Decline of social Movements : Social Development

Decline of social Movements

Bureaucratize to at least

In the late 1980s and into the 1990s, South Korean social movements converted a former military dictatorship into a more democratic regime, while raising hopes for yet more improvements in the position of Korean workers and farmers. In the 1990s, Thai social movements also cast aside a military dictatorship and opened a period in which popular movements seemed poised to make yet greater gains. Yet as of 2008 it is apparent that social movements in both South Korea and Thailand have faced increased difficulties and have seen a number of significant setbacks. The authors of this article analyze what they take to be one of the reasons for these setbacks: the failure of social movements in both of these countries to more successfully internationalize their efforts. Failed internationalism is far from being the only significant factor in this social movement decline, and, moreover, it has not necessarily occurred in precisely the same way in the South Korean and Thai cases. The authors show, however, that by analyzing similarities and differences in the patterns of social movement decline between South Korea and Thailand one can discern some common conundrums faced quite generally by social movements in an era of neoliberalism and neoconservatism.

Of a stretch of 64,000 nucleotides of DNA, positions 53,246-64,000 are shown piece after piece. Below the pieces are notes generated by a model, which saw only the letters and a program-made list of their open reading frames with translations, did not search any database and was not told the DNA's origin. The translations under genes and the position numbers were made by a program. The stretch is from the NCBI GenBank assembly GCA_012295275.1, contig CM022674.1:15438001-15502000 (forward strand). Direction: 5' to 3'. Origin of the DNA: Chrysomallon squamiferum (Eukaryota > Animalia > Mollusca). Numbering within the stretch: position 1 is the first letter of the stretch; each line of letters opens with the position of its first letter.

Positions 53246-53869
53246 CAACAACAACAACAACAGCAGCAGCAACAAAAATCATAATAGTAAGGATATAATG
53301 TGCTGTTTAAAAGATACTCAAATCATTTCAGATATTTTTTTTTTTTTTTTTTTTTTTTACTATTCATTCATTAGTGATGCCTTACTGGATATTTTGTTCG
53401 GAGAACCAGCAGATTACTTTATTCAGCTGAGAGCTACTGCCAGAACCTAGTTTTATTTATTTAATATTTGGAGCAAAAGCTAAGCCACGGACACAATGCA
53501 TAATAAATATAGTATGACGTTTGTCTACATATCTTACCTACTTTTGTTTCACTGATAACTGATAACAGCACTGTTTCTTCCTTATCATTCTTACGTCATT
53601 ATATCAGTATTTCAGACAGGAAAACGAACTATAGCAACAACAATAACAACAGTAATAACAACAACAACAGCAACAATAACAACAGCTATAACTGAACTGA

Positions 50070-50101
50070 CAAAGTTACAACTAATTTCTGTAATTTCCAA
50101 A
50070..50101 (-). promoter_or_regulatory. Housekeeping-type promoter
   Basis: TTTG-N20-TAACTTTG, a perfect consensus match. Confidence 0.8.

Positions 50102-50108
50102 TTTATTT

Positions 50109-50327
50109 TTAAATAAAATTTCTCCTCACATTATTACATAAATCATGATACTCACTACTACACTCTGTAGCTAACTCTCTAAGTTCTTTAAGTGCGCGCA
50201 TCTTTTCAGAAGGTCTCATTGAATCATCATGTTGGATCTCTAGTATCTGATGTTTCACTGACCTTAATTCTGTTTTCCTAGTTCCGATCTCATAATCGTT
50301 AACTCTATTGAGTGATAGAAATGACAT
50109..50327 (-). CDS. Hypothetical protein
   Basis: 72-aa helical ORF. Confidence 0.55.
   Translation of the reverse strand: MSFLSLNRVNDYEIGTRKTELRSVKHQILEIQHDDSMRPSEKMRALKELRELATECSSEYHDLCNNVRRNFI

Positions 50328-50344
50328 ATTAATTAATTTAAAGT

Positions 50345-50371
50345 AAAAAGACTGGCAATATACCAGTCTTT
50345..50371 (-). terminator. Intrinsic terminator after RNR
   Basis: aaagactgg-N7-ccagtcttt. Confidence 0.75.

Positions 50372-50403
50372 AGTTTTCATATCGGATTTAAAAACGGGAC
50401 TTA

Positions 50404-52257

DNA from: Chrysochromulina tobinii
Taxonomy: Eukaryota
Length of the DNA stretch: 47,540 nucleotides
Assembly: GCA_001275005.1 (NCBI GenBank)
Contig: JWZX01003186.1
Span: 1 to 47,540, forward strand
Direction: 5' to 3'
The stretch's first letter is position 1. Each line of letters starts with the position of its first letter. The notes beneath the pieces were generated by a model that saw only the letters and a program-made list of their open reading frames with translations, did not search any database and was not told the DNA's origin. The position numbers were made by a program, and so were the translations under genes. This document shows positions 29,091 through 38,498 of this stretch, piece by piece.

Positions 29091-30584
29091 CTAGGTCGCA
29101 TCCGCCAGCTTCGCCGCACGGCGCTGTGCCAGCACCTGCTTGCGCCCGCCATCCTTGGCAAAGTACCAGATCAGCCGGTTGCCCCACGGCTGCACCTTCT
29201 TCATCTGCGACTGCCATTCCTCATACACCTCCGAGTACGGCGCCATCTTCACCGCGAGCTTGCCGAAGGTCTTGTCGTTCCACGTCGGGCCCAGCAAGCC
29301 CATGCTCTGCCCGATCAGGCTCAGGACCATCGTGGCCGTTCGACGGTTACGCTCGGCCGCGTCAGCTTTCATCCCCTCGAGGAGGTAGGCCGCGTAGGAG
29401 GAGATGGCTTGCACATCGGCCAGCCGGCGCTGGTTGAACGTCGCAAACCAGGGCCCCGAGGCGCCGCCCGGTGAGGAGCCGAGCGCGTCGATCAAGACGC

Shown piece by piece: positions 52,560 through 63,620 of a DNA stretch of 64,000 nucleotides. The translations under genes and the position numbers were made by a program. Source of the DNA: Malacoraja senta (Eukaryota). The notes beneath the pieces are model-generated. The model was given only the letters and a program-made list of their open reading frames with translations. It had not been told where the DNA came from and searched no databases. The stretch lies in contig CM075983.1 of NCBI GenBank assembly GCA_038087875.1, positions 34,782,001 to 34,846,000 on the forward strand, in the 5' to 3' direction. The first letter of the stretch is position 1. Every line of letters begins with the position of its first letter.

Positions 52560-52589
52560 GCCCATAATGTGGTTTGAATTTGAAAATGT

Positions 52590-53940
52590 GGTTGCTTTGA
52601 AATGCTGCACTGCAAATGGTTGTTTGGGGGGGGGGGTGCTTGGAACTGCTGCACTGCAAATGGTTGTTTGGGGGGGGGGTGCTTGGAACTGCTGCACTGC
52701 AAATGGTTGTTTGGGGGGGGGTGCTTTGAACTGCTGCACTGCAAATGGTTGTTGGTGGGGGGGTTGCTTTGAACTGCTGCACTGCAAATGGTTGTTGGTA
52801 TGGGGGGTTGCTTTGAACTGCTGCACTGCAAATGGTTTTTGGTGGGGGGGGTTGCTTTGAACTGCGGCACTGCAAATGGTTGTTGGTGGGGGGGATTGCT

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by topey

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This is simply 100% wrong. The existence of the original Irish Republican Army came about because of the formation of resistance to British imperialism, and drew heavily from older resistance movements centering around land and sovereignty issues. Regardless of which IRA you are discussing, up to the present, any arm that is carrying out the type of terror you mention is anti-imperialist

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by topey

This is a great interview from the originator of the "world-systems" theory. He puts the history of the left in context and elucidates a lot of issues with capitalism, even given the necessary brevity of the format. His certainty of the end of capitalism can be contested, but he's an interesting thinker.I posted this to another board originally.
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